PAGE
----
It was Medtner’s lifelong friend and admirer Sergei Rachmaninov who famously remarked: ‘Only Medtner has, from the beginning, published works that it would be hard for him to equal in later life.’ The first pair of Skazki
, Op 8, finds Medtner already at the height of his powers. Immediately striking is their use of a common motto to open and close both pieces. This sort of thing raises alarm in the analytically minded but, according to Medtner, is of no great significance; but it does make the pair uncommonly effective when performed in tandem. This idiosyncrasy apart, the two could hardly be more disparate in character. Some dark shadows notwithstanding, the first, alternately gnomic and lyrical, does nothing to forewarn us of the violence to follow. This second piece, Op 8 No 2, is one of Medtner’s masterpieces, a sonata movement of formidable complexity and panache. All his prodigious and precocious skills of form and content, rhythm and harmony, motif and melody are displayed with flawless mastery and pianistic ingenuity. Some of the expression marks—pleading, chaotic, suffocated, threatening—suggest (unusually for Medtner) an almost Scriabinesque frenzy. This was as ‘modern’ as he ever got—and at twenty-five years of age.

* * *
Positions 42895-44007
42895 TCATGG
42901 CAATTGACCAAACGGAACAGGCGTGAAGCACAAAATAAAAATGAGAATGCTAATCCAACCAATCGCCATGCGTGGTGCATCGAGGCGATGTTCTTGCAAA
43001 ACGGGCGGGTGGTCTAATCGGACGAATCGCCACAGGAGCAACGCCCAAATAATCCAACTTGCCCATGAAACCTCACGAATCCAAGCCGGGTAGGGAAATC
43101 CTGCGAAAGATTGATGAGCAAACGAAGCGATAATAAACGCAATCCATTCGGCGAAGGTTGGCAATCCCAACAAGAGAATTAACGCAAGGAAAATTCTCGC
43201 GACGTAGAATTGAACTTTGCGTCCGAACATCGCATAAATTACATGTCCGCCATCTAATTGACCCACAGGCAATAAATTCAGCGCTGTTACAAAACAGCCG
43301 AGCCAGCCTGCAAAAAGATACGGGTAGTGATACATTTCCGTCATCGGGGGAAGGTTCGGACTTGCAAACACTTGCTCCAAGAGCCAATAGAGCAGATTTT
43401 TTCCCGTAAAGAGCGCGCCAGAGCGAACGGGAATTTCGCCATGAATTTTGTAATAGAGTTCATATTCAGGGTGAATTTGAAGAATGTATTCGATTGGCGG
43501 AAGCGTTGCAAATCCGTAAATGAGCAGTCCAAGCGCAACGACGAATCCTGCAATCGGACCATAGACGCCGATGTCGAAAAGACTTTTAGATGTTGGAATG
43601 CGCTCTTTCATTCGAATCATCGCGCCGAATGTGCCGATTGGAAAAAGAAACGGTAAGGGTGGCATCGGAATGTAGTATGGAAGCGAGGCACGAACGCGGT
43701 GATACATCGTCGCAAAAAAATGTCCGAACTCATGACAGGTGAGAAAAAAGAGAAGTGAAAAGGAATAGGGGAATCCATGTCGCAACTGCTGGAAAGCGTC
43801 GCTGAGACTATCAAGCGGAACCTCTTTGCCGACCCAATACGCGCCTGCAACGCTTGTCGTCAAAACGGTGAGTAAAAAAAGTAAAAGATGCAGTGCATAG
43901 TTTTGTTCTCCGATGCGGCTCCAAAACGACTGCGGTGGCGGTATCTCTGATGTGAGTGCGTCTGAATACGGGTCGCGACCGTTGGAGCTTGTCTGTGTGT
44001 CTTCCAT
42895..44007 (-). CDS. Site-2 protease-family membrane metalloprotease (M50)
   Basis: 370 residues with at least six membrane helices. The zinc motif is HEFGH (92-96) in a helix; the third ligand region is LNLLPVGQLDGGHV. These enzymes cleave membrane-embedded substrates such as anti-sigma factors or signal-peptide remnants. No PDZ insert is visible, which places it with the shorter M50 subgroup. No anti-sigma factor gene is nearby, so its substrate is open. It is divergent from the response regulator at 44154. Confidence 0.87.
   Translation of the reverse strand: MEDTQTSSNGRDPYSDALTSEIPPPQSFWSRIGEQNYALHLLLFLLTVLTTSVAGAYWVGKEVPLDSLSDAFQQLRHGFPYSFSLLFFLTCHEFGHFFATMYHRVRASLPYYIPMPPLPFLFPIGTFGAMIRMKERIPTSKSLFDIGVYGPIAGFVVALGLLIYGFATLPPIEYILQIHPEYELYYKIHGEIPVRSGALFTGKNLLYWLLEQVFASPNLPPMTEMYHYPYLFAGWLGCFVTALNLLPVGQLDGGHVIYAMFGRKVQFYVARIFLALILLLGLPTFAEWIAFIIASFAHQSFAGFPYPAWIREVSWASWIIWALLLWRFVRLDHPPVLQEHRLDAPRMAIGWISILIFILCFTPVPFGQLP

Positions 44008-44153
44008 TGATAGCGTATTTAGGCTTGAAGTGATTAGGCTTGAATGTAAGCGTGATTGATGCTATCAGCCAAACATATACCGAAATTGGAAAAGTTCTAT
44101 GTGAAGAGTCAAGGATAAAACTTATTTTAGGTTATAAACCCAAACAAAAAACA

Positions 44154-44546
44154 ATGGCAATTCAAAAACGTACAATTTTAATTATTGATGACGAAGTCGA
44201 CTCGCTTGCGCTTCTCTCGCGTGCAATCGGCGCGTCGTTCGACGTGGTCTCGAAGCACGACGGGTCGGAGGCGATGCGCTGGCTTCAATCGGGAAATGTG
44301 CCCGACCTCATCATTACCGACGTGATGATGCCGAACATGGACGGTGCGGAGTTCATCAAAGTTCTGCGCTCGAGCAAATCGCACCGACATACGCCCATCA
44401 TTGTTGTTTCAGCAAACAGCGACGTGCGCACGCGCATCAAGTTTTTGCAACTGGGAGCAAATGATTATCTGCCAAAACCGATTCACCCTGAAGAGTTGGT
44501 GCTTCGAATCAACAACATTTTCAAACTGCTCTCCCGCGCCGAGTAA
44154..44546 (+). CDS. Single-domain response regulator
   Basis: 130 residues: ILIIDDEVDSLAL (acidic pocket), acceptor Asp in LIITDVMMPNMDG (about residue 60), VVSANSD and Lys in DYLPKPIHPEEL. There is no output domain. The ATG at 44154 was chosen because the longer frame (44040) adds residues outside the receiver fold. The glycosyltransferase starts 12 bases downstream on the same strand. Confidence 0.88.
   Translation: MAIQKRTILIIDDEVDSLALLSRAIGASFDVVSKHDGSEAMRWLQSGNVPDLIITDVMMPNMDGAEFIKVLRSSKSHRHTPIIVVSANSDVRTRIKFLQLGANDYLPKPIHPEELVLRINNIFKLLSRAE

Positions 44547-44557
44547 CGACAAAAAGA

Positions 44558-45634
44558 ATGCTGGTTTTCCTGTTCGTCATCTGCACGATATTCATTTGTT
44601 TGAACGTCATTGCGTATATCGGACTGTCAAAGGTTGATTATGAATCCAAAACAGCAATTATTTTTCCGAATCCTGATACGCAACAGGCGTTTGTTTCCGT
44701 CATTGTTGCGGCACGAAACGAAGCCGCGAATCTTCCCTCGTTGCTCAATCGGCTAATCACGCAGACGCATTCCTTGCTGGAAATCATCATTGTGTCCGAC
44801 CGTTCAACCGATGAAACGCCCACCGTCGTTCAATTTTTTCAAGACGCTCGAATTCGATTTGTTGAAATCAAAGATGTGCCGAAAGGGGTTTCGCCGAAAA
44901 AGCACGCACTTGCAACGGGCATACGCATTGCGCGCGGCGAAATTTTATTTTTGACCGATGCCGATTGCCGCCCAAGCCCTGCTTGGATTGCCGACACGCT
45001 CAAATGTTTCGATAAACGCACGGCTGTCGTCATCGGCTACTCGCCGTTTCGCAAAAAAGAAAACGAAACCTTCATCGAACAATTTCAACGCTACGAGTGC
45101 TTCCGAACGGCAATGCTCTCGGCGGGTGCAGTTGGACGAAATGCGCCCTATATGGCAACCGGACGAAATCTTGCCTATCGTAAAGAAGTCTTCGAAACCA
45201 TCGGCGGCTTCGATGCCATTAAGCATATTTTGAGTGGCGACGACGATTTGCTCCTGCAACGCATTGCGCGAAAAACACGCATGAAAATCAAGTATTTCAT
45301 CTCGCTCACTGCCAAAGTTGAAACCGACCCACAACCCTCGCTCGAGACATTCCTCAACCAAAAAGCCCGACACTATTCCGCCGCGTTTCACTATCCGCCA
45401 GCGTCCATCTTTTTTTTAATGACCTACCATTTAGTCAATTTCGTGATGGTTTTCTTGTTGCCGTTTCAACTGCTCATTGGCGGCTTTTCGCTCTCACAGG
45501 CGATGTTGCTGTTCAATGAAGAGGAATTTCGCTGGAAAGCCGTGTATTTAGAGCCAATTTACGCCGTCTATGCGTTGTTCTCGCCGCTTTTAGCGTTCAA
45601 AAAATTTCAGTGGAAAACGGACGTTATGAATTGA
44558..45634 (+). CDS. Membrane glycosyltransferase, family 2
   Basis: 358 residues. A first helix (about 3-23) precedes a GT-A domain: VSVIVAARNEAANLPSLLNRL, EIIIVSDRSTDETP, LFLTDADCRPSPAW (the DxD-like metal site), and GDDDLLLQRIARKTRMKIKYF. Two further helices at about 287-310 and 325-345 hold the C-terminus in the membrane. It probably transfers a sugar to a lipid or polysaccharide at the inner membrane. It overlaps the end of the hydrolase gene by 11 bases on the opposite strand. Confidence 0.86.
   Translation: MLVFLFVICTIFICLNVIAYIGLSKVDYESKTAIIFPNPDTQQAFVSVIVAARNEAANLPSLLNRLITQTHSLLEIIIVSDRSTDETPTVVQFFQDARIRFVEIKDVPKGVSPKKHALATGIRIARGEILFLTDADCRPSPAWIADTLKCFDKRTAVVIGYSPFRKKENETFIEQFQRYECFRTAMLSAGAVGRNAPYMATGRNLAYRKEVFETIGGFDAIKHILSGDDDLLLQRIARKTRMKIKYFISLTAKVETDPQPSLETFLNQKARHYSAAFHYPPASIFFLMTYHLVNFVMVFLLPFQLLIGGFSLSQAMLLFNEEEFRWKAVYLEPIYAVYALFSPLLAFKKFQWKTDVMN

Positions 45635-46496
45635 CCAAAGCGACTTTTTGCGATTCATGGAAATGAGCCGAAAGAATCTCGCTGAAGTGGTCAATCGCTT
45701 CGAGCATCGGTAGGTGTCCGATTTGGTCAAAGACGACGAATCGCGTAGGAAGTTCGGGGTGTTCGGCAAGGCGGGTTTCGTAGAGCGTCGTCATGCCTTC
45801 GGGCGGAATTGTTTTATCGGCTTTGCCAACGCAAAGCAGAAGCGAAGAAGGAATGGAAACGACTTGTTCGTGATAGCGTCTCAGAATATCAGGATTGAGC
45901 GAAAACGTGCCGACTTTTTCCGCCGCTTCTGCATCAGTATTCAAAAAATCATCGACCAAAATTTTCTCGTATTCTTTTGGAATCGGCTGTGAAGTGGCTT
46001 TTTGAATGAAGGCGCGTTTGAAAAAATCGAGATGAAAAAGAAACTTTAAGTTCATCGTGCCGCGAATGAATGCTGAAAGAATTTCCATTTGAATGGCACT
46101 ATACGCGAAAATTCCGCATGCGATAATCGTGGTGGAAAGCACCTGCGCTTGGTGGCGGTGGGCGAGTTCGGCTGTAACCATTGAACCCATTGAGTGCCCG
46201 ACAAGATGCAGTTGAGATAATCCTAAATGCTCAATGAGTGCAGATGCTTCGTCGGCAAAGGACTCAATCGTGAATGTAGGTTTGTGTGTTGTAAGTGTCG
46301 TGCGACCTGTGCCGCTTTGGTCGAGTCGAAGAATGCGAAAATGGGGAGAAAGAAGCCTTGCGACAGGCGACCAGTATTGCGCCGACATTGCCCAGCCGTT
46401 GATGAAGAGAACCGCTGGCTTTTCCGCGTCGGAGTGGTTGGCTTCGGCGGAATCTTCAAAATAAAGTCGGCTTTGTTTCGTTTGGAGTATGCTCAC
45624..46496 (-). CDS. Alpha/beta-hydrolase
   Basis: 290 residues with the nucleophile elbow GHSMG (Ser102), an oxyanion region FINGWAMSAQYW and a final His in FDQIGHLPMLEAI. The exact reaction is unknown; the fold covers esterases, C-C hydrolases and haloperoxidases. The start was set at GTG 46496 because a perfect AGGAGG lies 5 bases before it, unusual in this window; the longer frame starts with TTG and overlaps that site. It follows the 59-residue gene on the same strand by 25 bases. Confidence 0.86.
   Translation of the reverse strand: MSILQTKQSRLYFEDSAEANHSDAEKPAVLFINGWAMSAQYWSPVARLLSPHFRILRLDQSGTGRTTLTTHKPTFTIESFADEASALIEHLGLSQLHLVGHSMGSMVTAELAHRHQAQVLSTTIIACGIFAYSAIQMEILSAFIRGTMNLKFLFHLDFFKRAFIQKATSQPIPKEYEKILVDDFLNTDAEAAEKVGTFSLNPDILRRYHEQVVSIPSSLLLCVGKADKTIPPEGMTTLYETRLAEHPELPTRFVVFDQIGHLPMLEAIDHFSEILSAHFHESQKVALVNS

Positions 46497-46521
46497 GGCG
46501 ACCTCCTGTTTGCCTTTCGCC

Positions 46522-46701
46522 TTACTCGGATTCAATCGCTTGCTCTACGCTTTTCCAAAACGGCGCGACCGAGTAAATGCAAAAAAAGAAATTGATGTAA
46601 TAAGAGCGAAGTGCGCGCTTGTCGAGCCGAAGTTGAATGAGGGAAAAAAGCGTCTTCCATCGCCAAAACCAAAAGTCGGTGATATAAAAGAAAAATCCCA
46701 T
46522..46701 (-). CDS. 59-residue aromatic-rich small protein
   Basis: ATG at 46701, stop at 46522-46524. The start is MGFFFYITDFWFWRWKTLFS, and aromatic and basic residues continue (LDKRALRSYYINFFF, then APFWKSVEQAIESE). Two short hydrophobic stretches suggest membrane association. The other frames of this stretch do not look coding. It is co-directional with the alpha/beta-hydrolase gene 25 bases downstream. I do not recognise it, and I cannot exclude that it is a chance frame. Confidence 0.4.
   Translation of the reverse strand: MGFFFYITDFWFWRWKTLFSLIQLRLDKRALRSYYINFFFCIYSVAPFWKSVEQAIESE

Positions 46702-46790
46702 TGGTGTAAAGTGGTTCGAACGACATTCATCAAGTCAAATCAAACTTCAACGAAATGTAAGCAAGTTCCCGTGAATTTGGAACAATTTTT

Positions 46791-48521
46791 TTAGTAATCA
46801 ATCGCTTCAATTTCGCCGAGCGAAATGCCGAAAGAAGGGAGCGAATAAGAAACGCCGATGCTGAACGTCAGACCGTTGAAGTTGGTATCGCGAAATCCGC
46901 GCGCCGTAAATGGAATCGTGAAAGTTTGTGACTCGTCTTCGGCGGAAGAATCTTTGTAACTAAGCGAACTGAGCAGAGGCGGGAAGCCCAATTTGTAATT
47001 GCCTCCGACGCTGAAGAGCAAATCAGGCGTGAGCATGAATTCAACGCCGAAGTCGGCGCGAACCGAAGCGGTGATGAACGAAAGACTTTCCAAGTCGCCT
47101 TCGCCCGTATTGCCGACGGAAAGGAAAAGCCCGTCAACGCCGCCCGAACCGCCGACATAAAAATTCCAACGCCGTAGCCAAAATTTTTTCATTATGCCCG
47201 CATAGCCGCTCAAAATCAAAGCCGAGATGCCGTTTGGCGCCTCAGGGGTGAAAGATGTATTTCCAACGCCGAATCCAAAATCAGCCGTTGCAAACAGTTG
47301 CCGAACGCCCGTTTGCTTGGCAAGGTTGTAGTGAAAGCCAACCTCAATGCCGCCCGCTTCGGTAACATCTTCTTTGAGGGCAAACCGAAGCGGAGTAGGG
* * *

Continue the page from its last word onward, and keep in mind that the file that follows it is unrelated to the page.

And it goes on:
from notes by Hamish Milne © 2007